Exploring the nature of exotic multiquark candidates such as the X(3872) plays a pivotal role in understanding quantum chromodynamics (QCD). Despite significant efforts, consensus on their internal structures is still lacking. As a prime example, it remains a pressing open question to decipher the X(3872) state between two popular exotic configurations: a loose hadronic molecule or a compact tetraquark. We demonstrate a novel approach to help address this problem by studying the X(3872) production in heavy ion collisions, where a hot fireball with ample light as well as charm (anti-)quarks is available for producing the exotics. Adopting a multiphase transport model (AMPT) for describing such collisions and implementing appropriate production mechanism of either molecule or tetraquark picture, we compute and compare a series of observables for X(3872) in Pb-Pb collisions at the Large Hadron Collider. We find the fireball volume plays a crucial role, leading to a 2-order-of-magnitude difference in the X(3872) yield and a markedly different centrality dependence between hadronic molecules and compact tetraquarks, thus offering a unique opportunity for distinguishing the two scenarios. We also make the first prediction of X(3872) elliptic flow coefficient to be tested by future experimental measurements.

        Speaker: Dr Hui Zhang (Institute of Quantum Matter, South China Normal University)
      • 10:50
        The multiple-charm hierarchy in the Statistical Hadronization Model 20m

        In relativistic nuclear collisions the production of hadrons with light (u,d,s) quarks is quantitatively described in the framework of the Statistical Hadronization Model (SHM). Since charm quarks are dominantly produced in initial hard collisions but interact strongly in the hot fireball, charmed hadrons can be incorporated into the SHM by treating charm quarks as 'impurities' with thermal distributions, with the total charm content of the fireball fixed by the measured open charm cross section. We demonstrate that this way the measured multiplicities of single charm hadrons in Pb-Pb collisions at LHC energies can be well described with the same thermal parameters as for (u,d,s) hadrons. Furthermore, transverse momentum distributions are computed in a hydrodynamic approach also incorporating resonance decays. The approach is extended to lighter collision systems down to O-O and includes doubly- and triply-charmed hadrons. We show predictions for production probabilities of such states exhibiting a characteristic and rather spectacular enhancement hierarchy.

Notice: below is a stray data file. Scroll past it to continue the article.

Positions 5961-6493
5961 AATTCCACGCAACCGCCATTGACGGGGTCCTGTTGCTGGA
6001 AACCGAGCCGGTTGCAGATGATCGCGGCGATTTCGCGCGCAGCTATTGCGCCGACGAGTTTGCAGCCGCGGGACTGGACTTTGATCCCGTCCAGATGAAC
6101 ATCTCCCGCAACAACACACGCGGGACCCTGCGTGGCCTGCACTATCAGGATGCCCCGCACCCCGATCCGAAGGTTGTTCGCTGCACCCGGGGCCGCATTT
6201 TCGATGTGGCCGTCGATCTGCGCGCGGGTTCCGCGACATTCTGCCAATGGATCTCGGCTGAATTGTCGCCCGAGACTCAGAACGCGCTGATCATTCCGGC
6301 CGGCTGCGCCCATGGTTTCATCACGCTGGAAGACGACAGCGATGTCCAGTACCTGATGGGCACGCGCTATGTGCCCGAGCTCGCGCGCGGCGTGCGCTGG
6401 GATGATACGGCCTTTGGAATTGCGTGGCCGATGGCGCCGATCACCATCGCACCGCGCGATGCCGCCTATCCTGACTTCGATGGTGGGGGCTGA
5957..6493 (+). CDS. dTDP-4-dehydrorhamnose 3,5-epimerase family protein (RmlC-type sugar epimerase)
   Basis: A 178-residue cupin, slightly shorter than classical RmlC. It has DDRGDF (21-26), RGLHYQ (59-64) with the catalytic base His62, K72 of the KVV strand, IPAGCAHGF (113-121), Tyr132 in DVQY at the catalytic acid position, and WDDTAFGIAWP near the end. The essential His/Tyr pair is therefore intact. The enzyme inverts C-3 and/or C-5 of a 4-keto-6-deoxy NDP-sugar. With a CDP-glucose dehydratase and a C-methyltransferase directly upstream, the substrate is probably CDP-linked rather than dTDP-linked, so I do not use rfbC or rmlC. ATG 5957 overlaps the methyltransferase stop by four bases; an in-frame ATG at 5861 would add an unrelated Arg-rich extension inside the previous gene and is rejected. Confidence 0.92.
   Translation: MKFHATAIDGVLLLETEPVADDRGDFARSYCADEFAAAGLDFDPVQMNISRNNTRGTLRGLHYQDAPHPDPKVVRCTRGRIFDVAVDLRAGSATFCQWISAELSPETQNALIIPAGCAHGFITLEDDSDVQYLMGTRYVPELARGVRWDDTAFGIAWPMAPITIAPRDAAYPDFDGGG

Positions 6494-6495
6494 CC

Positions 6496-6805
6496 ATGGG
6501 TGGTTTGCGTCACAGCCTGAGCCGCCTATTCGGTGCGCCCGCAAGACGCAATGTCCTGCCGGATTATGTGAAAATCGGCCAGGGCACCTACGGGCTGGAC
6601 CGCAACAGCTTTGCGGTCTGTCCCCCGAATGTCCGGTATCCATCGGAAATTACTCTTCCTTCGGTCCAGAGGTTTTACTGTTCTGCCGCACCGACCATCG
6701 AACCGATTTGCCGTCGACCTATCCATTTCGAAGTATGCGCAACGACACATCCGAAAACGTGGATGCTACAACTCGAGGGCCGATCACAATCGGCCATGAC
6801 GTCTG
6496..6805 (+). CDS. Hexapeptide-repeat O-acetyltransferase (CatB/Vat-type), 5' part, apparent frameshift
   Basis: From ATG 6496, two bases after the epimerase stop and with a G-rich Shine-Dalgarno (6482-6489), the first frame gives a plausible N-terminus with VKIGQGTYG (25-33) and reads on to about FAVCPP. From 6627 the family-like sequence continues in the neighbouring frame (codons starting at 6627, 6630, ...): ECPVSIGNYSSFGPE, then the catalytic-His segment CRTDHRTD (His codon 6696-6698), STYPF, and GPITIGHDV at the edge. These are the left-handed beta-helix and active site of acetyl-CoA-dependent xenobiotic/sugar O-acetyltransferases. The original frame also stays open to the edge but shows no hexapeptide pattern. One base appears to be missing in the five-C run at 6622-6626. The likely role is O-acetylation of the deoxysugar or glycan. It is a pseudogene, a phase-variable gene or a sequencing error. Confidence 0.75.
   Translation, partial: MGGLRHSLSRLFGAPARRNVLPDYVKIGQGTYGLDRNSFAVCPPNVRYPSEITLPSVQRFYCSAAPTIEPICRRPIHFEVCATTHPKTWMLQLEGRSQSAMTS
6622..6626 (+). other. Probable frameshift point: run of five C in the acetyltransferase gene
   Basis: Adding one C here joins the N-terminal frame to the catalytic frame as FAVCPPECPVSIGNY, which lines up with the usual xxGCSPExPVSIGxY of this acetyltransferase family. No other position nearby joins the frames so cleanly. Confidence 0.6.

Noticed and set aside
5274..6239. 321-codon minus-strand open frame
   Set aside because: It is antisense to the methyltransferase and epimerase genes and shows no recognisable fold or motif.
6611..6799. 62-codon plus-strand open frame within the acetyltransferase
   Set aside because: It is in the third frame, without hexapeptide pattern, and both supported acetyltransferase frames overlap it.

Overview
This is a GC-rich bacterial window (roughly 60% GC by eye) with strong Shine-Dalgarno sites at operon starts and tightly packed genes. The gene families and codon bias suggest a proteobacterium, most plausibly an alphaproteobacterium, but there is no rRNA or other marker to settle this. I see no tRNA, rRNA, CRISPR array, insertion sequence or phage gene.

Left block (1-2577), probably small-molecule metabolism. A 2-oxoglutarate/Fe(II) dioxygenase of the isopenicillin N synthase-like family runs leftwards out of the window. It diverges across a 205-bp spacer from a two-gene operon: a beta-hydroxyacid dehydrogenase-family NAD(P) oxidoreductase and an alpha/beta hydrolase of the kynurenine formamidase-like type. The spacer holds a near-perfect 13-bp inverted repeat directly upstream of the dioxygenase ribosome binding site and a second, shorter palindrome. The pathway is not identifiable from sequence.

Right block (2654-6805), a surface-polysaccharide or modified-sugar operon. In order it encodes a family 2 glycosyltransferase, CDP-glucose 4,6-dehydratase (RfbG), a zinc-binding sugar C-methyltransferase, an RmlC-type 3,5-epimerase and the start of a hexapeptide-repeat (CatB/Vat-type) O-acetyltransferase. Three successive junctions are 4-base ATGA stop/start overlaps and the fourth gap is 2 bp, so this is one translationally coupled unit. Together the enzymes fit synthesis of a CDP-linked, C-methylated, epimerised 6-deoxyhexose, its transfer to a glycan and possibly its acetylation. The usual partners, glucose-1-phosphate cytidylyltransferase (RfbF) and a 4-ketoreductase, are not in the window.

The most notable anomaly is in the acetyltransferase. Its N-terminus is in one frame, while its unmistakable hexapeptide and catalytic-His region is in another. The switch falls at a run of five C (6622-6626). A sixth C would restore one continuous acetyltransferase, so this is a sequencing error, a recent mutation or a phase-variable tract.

Speaker: Dr Vytautas Vislavicius (University of Copenhagen (DK))
    • 09:30 11:10
      Open and New (Electromagnetic): Parallel 1
      • 09:30
        Low-mass dielectron measurements with ALICE at the LHC 20m

        Dileptons and photons are unique tools to study the space–time evolution of the hot and dense matter created in ultra-relativistic heavy-ion collisions. They are produced continuously by a variety of processes, in particular prompt and thermal photons and semi-leptonic heavy-flavour hadron decays, during the entire history of the collision and traverse the medium with negligible final state interaction. So they can carry undistorted information on early stages of the collision. In this contribution, we will present results from the recent measurements of $e^{+}e^{−}$ pair production in pp and p–Pb collisions at the center-of-mass energy √s$_{NN}$= 5.02 TeV. Charm and beauty cross sections are extracted to investigate possible cold nuclear matter effects such as shadowing by comparing estimates of the nuclear modification factor $R_{pPb}$ obtained with different sets of nuclear parton distribution functions. Furthermore, our results on dielectrons at low $p_{T,ee}$ in pp collisions at √s= 13 TeV and in Pb–Pb collisions at √s$_{NN}$= 5.02 TeV will be presented and compared to expectations from calculations including Bremsstrahlung (for pp collisions) and photoproduction (for Pb–Pb collisions).

        Speaker: ALICE CC Chairs
      • 09:50
        Low-$p_{\rm{T}}$ $\mu^{+}\mu^{−}$ pair production in Au+Au collisions at $\sqrt{s_{\rm{NN}}}$ = 200 GeV at STAR 20m